Screen Shot 2013-03-12 at 10.14.31 AMDespite the two locations, the set-up was quite nice. The Hilton sat about a ten minute walk from Department of Education, allowing participants to breathe some fresh Icelandic air and take a short break from the talks. What I particularly enjoyed though was that the Keynote Speakers spoke for the first half of the day on Thursday and Friday, leaving the second half of the days and all of Saturday to the other presenters. This was beneficial in that many people listened to the keynotes and then were able to either listen to more talks or go site seeing in the afternoons.

There were four Keynote Speakers: Dr Anna Stetsenko, Dr Kristiina Kumpulainen, Dr Diane Reay, and Dr Kristjan Kristjansson. To see their (and all of the NERA participants’ abstracts) click here. To see their actual presentation slides click here.

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Stetsenko concentrated her talk on the theories of development and learning, provided a historical background to theory and where we are today with theory, and then challenged the audience to use more theory within their research.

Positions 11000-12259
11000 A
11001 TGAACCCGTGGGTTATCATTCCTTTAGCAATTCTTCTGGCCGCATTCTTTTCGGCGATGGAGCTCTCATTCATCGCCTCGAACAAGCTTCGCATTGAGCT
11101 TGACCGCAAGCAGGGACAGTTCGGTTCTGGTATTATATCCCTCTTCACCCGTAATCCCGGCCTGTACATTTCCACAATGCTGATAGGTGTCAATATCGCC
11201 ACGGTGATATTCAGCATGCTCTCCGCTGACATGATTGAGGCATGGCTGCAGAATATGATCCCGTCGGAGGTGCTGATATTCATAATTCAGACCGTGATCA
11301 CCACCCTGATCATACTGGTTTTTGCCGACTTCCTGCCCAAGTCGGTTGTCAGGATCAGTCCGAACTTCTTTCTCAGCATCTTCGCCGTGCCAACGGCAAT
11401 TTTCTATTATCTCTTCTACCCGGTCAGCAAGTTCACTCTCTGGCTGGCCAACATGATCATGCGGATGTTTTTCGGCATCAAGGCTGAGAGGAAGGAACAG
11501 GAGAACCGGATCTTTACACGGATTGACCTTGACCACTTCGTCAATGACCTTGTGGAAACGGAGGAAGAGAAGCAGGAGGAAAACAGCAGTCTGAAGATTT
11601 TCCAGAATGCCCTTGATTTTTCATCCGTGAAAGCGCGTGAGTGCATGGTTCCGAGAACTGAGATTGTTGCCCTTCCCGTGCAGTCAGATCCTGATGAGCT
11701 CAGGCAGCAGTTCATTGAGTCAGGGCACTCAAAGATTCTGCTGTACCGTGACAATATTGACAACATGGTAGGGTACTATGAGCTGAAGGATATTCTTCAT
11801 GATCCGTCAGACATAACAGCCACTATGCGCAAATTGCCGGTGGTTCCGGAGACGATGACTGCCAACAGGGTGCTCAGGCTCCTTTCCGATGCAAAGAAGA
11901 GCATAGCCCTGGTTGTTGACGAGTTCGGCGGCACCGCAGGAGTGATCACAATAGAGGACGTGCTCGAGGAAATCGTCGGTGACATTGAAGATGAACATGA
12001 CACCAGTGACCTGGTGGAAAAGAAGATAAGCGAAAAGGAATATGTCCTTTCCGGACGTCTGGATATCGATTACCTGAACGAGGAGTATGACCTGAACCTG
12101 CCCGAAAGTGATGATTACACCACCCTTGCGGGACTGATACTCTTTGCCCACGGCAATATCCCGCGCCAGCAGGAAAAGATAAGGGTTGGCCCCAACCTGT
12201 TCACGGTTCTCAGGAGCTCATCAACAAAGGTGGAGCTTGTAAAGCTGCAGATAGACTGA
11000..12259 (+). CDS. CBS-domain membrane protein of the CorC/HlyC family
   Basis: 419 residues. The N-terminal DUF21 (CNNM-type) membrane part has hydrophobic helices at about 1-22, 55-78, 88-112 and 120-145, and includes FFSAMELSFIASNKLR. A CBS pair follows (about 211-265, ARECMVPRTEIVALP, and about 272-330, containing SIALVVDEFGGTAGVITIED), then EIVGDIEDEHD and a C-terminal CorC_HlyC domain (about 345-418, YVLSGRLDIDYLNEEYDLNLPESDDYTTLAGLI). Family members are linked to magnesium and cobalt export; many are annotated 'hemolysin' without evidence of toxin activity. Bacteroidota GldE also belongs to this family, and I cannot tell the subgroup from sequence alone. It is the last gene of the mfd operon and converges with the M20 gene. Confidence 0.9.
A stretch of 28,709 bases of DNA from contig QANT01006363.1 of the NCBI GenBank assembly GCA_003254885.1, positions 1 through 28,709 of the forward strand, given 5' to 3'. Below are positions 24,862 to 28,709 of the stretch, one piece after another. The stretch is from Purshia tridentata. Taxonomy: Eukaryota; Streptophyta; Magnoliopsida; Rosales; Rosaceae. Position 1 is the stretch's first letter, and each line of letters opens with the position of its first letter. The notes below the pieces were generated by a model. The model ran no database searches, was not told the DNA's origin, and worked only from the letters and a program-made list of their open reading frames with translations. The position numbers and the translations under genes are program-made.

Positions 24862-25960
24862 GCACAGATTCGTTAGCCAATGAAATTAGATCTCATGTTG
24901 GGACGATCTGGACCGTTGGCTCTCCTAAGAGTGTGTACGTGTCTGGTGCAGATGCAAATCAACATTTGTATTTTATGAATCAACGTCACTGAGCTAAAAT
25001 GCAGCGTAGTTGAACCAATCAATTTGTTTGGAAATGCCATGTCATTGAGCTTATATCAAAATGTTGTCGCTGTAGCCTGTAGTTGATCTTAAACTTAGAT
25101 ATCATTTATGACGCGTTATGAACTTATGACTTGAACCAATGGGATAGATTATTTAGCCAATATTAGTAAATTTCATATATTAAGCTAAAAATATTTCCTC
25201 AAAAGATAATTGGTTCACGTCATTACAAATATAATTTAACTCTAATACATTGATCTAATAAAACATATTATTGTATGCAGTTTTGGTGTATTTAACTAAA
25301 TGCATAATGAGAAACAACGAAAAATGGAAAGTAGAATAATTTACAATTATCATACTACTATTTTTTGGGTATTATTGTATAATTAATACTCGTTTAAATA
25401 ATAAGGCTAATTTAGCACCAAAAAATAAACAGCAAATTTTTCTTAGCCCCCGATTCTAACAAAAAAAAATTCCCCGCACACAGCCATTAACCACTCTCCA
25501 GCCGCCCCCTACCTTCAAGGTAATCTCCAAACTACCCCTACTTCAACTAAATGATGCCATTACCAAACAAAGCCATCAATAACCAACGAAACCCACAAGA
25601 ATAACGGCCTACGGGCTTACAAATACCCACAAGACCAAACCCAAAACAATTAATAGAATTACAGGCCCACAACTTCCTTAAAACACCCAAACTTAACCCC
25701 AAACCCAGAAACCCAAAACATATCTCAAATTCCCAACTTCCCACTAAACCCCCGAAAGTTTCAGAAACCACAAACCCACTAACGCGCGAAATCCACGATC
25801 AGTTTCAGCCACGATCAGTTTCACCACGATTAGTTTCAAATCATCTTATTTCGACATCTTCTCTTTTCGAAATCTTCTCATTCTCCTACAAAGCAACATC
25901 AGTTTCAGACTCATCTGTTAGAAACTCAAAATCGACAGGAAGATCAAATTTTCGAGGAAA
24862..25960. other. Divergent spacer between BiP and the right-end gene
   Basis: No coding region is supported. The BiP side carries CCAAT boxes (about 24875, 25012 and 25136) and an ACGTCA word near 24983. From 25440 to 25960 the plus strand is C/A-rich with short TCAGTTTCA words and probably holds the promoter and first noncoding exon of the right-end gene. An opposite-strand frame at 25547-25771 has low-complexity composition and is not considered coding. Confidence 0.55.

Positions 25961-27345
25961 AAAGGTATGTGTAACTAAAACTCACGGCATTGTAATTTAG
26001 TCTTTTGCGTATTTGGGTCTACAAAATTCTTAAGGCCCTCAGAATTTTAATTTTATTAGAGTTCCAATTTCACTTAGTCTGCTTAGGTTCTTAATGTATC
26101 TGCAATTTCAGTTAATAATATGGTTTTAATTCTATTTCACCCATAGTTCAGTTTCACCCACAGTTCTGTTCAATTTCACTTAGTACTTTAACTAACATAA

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Kumpulainen spoke on the processes of learning and how we go about constructing learning, especially in relation to connected learning.

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Reay gave a depressing (in her words) talk on the state of education in England, paying particular attention to elite schools verse common schools and the similarities and differences between those two                                                                                                           educational systems.

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Kristjansson presented on the idea of morality in education, especially from a theoretical and philosophical perspective, ending his talk with trying to recruit partnerships from the audience on developing what “moral education” means, as well as trying to set up ways to test moral education.

See my other posts on Iceland by checking out Reykjavik IcelandThe Blue LagoonThe Golden CircleThe National Museum of Iceland, and Accommodations in Reykjavik (Boholt Apartments mainly).

I attended a conference called the Nordic Educational Research Association (NERA). See the Keynote Speakers or my research on Preschool Teacher Retention.